- It's the weekend, so here's a story about kangaroos
- Our native animal is more destructive than rabbits to land conservation areas
- Humans are to blame, culling dingoes, kangaroo's natural predators
Your cuddly native kangaroo is not normally considered a threat, but a new study from UNSW Sydney has found their grazing habits are more problemmatical than rabbits.
“We tend to think of kangaroo grazing as a natural process because they’re a native species, but there are now too many kangaroos in conservation reserves,” said Professor Michael Letnic, senior author of the paper.
“Their grazing can be detrimental for biodiversity conservation. We need to start thinking about developing strategies to restore the balance and reduce the adverse impacts of overgrazing – particularly during times of drought.”
Dr Graeme Finlayson, SA Arid Rangeland ecologist for Bush Heritage, said overgrazing had dire implications for other native species who rely on vegetation cover and associated food resources to survive. Bush Heritage owns and manages Boolcoomatta Reserve, one of the conservation sites included in this study.
“One of the key species that is likely to be impacted by overgrazing is the critically endangered Plains Wanderer (Pedionomus torquatus), of which there are less than 1000 left in the wild,” he says.
“Despite sighting three birds at Boolcoomatta in May 2019, monitoring on the reserve has failed to detect any birds since then. Overgrazing and then a two-year drought [has] greatly reduced cover and food resources.”
Ecosystems are fragile and can be thrown off-balance by an overabundance of one species, such as the kangaroo.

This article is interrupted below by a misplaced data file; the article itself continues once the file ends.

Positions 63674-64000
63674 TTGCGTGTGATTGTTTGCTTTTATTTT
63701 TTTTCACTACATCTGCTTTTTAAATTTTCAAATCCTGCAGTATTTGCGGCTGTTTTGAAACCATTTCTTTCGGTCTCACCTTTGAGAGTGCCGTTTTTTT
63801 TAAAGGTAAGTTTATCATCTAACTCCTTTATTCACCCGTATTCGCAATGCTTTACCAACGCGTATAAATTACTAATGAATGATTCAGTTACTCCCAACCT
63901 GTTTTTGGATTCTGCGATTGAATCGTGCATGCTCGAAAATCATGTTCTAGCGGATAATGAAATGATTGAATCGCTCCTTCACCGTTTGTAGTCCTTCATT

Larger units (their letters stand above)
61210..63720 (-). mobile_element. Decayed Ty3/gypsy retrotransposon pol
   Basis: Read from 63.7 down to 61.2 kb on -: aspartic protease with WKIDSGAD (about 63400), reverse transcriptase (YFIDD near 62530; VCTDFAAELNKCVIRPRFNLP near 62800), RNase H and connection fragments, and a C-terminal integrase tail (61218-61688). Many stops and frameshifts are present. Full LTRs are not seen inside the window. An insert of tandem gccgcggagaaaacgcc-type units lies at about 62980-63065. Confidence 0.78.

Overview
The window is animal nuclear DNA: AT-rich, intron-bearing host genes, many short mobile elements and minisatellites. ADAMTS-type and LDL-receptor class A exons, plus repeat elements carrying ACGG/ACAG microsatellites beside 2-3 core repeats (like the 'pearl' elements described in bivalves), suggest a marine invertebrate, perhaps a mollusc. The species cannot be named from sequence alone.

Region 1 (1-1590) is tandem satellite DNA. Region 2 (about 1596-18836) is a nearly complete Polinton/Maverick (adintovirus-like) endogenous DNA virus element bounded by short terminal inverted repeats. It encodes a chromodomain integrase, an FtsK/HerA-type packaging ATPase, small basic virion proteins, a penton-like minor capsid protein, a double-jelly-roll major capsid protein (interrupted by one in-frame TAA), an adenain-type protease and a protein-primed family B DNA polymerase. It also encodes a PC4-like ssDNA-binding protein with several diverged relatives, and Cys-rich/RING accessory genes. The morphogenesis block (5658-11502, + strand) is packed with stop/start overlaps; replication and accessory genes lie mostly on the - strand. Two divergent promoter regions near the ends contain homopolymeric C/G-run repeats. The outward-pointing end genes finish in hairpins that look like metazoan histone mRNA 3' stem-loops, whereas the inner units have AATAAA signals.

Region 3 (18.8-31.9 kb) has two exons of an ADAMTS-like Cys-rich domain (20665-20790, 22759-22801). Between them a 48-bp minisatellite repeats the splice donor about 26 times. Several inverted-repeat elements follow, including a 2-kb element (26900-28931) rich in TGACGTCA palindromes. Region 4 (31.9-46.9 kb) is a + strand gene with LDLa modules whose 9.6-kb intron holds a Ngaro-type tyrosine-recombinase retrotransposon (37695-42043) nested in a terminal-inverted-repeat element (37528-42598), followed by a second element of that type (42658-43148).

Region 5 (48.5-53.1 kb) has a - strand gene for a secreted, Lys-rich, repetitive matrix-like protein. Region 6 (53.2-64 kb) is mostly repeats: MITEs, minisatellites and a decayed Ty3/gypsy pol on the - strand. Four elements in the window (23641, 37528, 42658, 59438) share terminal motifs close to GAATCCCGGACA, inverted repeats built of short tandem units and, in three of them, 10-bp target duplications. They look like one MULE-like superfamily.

Dr Charlotte Mills, lead author of the study and visiting fellow at UNSW Science, hopes that this study will pave the way for future research into how threatened species might be affected by kangaroo overgrazing.
“Rabbits and other introduced herbivores like goats are often considered the main contributor to overgrazing in Australia,” says Dr Mills.
“But we found kangaroos had a greater impact on the land – and on the grass in particular.”
Human intervention has likely been a key contributing factor to the growth of kangaroo populations.
“Humans have been culling dingoes – kangaroos’ natural predators,” says Prof. Letnic.
“We’ve been making it easier for kangaroos to thrive.”
“We need to make sure we have a landscape-wide strategy, working across government, conservation and agriculture, to ensure we tackle this problem together, and in the most humane way possible.”
Full study: Grazing by over-abundant native herbivores jeopardizes conservation goals in semi-arid reserves, by Charlotte H.Mills et al.